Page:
February 25, 2012
Europe’s Fiscal Compact is being widely sold as the essence of prudent fiscal management. But this column argues that the rules in the Fiscal Compact severely restrict a country’s ability to use fiscal policy to stabilise its economy and will often require debt levels far below those considered sensible. The rules should be changed before they become a straightjacket.
Economists have long debated the question of whether macroeconomic policy should be set on the basis of a pre-specified set of rules or whether policymakers should be allowed discretion to set policy as they see fit. Personally, I am a sceptic regarding legally binding macroeconomic rules.
As a professional macroeconomist, I think it is important to admit the limits of our knowledge. Governments can face policy challenges that even the most complex rules may fail to anticipate. We should also acknowledge that our understanding of how the macroeconomy works is, at best, incomplete.
For these reasons, macroeconomic rules that constitute ‘frontier macroeconomic thinking’ at one time can end up being viewed later as overly rigid and outdated (see for example Kirkegaard 2012 on this site). The adherence of international policy makers to the Gold Standard during the 1930s provides a good example.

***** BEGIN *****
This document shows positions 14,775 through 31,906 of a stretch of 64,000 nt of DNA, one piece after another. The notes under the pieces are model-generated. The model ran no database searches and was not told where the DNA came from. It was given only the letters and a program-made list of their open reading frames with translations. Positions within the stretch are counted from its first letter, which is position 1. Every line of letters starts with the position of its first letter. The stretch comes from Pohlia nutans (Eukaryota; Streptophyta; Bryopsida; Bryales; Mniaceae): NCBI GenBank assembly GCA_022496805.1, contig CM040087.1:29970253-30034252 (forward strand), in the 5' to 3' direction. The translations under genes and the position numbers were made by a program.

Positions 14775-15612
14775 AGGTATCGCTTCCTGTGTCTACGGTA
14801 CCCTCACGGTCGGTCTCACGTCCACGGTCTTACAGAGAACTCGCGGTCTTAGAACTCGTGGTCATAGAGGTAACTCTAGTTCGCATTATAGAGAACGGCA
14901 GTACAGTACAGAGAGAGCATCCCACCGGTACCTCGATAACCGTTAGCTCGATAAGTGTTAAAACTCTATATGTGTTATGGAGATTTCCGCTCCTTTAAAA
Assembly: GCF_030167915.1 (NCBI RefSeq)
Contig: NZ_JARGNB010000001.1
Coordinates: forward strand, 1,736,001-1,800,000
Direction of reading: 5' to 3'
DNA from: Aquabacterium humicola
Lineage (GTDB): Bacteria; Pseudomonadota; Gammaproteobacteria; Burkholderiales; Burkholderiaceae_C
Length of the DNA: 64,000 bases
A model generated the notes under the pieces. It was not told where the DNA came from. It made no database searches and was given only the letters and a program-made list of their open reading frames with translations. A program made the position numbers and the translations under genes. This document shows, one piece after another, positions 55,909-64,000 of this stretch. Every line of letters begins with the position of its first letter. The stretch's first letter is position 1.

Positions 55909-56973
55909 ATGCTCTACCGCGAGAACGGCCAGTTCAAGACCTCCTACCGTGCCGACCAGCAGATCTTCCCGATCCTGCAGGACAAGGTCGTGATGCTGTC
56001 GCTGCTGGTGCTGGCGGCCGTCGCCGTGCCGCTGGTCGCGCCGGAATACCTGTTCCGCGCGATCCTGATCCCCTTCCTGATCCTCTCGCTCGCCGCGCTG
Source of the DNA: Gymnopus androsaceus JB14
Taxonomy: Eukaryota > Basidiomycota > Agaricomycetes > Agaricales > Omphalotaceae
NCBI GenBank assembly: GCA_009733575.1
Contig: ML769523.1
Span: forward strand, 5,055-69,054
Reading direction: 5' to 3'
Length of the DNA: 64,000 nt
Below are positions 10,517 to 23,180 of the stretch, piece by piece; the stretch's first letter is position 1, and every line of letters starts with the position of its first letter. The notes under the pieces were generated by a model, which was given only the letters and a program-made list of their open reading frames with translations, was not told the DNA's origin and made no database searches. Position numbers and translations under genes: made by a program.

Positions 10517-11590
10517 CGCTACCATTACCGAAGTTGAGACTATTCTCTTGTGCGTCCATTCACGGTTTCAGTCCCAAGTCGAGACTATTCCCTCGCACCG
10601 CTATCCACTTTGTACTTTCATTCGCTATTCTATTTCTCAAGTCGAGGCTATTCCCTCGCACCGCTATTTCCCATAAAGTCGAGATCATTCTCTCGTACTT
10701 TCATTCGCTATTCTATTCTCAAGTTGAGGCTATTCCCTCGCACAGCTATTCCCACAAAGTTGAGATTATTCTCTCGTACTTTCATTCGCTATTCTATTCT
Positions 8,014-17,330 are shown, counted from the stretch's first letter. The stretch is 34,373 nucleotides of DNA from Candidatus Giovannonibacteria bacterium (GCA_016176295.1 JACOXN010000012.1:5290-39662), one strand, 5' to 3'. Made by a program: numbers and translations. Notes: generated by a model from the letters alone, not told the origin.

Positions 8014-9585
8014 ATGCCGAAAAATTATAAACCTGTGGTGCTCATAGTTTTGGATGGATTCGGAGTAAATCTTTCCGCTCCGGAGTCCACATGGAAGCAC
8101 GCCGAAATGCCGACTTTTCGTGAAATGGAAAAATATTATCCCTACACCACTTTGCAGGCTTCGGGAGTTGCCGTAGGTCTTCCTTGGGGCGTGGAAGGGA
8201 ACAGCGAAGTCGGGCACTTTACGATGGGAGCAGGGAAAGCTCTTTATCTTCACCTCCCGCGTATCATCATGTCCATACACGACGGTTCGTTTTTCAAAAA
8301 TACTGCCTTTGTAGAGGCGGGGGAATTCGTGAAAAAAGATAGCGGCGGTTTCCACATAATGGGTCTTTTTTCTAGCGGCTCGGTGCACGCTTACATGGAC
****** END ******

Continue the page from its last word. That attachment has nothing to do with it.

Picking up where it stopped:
What is noteworthy about the new EU Fiscal Compact, however, is that it does not even correspond to current mainstream thinking among economists as to how an ideal fiscal policy framework should operate.
I suspect most economists would agree that such a framework should have two key elements.
First, it should guide an economy towards a moderate and sustainable level of public debt.More
Second, it should keep public debt fluctuating around this moderate level in a countercyclical fashion, with higher-than-usual deficits in times of recession being offset by improvements in the fiscal position during expansions.